The Japanese government is considering equipping floating artificial islands with missile defence systems as an alternative to the original surface-to-air Aegis Ashore missile program, which has been cancelled due to technological issues and safety concerns.
In the past, use of mega-float structures has been proposed to help with projects such as moving the US Marine Corps Air Station Futenma, in the city of Ginowan (in Okinawa Prefecture) to the proposed site of a new base in nearby Henoko, in the city of Nago. But in that instance the idea was dismissed due to a number of problems including technological hurdles.
Mega-floats are made with methods based on shipbuilding technology, in which metal boxes are joined together and launched on floats into the sea. Among the advantages of the technique is that they have much shorter construction times compared to land reclamation, they are less expensive, and they have a lower impact on the environment.
The Aegis Ashore program, which was originally set to be installed in the north-western prefecture of Akita and Yamaguchi Prefecture in west Japan, was cancelled due to concerns that the booster technology to launch the missiles could fall onto residential areas adjacent to the military facilities. Launching the missiles from floating platforms in the Sea of Japan would resolve the safety concerns associated with launching the missiles from land.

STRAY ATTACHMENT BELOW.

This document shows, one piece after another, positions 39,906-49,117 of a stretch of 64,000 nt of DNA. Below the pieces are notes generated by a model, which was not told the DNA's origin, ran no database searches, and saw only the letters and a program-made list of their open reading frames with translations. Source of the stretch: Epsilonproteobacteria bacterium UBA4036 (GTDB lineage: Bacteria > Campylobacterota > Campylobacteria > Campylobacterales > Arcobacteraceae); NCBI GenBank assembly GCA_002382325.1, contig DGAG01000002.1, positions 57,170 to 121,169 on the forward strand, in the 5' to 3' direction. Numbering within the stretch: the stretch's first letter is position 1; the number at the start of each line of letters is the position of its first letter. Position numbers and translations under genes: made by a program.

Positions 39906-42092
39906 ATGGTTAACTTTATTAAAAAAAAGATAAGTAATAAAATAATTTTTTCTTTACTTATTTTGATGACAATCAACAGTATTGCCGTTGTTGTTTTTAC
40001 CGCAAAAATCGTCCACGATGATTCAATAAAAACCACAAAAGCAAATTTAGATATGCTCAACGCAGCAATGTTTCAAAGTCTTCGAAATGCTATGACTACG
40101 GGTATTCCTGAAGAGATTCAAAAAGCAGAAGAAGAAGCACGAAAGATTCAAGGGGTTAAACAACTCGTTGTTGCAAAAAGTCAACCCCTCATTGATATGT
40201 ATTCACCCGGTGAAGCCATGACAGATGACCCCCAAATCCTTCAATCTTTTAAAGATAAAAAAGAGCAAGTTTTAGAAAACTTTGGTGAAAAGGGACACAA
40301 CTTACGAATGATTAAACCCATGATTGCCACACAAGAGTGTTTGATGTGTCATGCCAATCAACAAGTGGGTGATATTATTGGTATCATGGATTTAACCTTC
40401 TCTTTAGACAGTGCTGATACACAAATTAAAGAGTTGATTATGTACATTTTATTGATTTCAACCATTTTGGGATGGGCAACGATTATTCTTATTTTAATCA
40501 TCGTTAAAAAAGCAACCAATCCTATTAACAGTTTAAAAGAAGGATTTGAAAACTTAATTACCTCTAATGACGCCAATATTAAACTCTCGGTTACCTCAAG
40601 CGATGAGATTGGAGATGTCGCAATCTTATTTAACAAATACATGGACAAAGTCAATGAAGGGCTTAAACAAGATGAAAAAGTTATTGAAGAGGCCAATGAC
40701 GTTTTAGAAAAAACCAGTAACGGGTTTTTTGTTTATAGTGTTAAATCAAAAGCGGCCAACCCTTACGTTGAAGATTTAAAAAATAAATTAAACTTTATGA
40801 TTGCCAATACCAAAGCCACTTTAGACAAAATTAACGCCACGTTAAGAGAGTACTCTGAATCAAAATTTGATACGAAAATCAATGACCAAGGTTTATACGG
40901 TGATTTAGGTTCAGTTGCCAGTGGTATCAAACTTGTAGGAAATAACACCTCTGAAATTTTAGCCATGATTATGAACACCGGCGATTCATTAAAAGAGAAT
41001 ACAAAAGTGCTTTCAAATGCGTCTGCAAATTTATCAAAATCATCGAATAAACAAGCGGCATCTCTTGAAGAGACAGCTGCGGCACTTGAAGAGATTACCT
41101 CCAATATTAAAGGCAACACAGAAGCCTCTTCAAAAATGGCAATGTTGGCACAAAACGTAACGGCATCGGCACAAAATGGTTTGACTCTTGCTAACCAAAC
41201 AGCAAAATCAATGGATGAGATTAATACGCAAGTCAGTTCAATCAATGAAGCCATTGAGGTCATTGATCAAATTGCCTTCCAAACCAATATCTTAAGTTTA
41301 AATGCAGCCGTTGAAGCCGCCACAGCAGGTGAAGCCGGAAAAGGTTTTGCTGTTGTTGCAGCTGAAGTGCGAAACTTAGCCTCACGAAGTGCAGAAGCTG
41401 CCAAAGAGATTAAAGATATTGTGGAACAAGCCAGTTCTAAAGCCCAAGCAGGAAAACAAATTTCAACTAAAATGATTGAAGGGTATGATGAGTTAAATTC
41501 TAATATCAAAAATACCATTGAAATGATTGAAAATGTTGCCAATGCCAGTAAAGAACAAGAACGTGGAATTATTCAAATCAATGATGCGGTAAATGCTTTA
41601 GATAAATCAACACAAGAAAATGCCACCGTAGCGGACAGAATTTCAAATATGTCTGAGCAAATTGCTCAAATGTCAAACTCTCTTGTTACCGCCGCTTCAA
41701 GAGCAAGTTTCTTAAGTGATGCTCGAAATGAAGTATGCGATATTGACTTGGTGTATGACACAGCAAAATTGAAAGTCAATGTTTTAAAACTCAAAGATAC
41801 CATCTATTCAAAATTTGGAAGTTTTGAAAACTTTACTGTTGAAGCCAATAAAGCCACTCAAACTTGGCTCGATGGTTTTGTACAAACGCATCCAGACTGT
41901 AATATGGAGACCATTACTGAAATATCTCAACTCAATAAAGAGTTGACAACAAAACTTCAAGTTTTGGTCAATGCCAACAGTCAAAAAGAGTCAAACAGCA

But it’s unknown from a technological perspective whether the system could withstand bad weather and other variables associated with an offshore deployment on a floating platform. Artificial islands floating on the sea can also be approached by outside parties easily and are difficult to defend. There is also the question of how to dispatch an adequate number of troops to protect the facility.
Mega-floats have been used before, including in 2011 after the Great East Japan Earthquake, when they were successfully used to temporarily store low concentrations of polluted water generated by the resultant accident at the Tokyo Electric Power Co.’s Fukushima Daiichi Nuclear Power Station. But there are very few previous instances of the technology being used in Japan.
When the now defunct Democratic Party of Japan was in power between 2009 and 2012, a plan for a floating island runway in Nago was scrapped. In the majority of cases when floating platforms have been considered for major offshore projects they have been terminated as insurmountable issues have arisen related to technological problems and high construction costs.
Moreover, according to a senior official of the Japan Self-Defence Forces: “In recent years, damage from typhoons has been getting worse. If we were to make a floating island that could greatly withstand wind and waves, it’s possible that costs would balloon.” LINK
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